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Larson, Gordon Frederick 1987 The Structure and Demography of the Cycle of Warfare among the Ilaga Dani of Irian Jaya (Volumes I and II)(Indonesia), PhD Dissertation, University of Michigan.
    © Gordon Frederick Larson, 1987. Use of any part of this thesis for any purpose must be acknowledged.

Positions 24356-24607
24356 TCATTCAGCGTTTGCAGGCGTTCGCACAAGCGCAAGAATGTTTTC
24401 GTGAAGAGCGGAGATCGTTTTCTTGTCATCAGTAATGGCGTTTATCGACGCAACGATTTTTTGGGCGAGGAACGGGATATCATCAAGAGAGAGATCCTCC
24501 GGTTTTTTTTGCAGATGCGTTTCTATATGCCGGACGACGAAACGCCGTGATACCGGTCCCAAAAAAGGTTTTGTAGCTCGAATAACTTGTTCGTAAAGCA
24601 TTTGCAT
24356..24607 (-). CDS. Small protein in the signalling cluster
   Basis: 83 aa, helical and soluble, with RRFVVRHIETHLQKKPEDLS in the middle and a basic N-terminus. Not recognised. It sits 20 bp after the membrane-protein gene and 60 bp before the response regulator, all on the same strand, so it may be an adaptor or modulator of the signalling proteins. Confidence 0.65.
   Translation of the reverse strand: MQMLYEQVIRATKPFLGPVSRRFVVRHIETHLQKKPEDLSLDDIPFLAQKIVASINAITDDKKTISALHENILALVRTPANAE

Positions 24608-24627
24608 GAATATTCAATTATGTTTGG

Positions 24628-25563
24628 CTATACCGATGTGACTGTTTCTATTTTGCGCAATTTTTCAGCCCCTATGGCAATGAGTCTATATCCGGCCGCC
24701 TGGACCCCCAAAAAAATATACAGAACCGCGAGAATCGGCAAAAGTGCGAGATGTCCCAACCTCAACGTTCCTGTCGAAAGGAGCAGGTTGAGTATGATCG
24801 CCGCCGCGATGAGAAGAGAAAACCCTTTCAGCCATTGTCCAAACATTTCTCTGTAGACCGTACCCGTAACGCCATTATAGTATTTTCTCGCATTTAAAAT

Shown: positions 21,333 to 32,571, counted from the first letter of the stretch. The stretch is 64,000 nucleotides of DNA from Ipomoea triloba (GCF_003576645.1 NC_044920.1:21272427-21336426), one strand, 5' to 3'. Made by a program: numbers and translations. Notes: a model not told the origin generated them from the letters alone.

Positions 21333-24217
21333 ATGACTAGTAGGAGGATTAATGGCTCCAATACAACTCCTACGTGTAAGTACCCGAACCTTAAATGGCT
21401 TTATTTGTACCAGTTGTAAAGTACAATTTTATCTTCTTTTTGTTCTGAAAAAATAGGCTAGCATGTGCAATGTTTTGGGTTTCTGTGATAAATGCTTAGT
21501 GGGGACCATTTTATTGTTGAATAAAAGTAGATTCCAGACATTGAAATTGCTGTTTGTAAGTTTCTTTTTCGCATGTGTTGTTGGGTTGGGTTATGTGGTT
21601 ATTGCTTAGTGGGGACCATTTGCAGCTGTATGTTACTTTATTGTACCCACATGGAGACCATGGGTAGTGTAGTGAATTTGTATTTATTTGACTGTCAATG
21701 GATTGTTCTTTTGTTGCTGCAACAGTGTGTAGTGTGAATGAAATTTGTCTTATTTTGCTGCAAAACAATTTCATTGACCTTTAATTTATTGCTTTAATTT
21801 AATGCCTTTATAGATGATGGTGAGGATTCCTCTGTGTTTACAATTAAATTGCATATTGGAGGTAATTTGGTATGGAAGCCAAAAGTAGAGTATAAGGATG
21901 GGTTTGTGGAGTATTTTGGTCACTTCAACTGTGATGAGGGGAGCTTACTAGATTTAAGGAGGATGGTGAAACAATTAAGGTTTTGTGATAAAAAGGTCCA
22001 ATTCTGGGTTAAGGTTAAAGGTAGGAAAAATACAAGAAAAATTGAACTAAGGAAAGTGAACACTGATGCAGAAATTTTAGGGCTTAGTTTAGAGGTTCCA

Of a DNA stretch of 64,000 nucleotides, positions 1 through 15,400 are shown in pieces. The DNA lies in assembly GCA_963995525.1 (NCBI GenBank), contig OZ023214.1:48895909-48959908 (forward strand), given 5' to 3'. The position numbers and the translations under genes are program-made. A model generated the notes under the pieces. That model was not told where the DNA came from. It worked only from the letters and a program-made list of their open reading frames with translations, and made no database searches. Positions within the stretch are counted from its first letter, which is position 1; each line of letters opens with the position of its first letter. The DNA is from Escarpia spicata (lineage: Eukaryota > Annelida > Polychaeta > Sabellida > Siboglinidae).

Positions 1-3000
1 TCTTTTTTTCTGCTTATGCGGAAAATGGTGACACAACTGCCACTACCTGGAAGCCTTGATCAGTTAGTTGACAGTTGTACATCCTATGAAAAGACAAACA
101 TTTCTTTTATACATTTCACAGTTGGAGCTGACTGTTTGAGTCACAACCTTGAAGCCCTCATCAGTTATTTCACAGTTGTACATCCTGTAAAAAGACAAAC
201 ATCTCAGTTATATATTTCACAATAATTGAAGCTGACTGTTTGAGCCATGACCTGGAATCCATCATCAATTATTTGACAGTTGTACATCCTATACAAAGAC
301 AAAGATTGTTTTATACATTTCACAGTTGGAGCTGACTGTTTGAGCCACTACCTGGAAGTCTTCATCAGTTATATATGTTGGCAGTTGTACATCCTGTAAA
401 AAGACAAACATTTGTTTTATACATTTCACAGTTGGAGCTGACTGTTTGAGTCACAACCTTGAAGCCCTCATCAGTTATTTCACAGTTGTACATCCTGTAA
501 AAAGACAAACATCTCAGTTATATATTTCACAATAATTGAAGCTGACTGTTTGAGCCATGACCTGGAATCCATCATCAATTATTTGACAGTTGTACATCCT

The Ilaga is a high valley in the central highlands of Irian Jaya of Indonesia, occupied by members of the two distantly related ethnic populations: the long-resident Damal and the intrusive Western Dani, most of whom trace their recent origin to the densely populated Balim Valley east of Ilaga. At the beginning of the century the Damal comprised the majority population, by 1961 the Dani had grown through immigration to outnumber the Damal by a ratio of three to one (4,100 to 1,200). This phenomenal transformation from a sparsely settled Damal-dominated to a densely settled Dani-dominated valley in just 50 years is closely linked to 14 wars fought in Ilaga during the same half-century, an average of one war every 3.6 years. Since 1961 an additional three wars have occurred which I have observed firsthand. One purpose of the dissertation is to describe Ilaga warfare as one phase of a recurring four-phase cycle of war and peace. Warfare is preceded by more localized feuding and succeeded by periods of armistice and peace. Peace is a period of ceremonial festivity, intervalley trade, and intensive immigration from the east. During Feud, fighting breaks out primarily as the result of population build-up. When it gets out of hand, leaders call for interalliance ritual war in order to prevent unrestrained violence, during which segments of population are driven from the valley. Ritual war is organized, confined to a single battlefield, and usually lasts about ten weeks until an equal death tally is reached between antagonists. Armistice is characterized by ceremonial peace settlement, political realignment, and intensive movement to the valley periphery and emigration to the north and west. A second purpose is to state the nature of the relationship between warfare and migration. In a narrower sense, fighting is the result of political discord resulting from periodic build-up and unequal distribution of population. From a broader perspective the opposite is true: ritual war, including ceremonial peace-making settlement, which it entails, regulates the flow of population by periodically attracting it from the east during peace and by pushing it on, as it were, during postwar periods of political realignment to the valley periphery and on to the less-densely settled valleys to the north and west.


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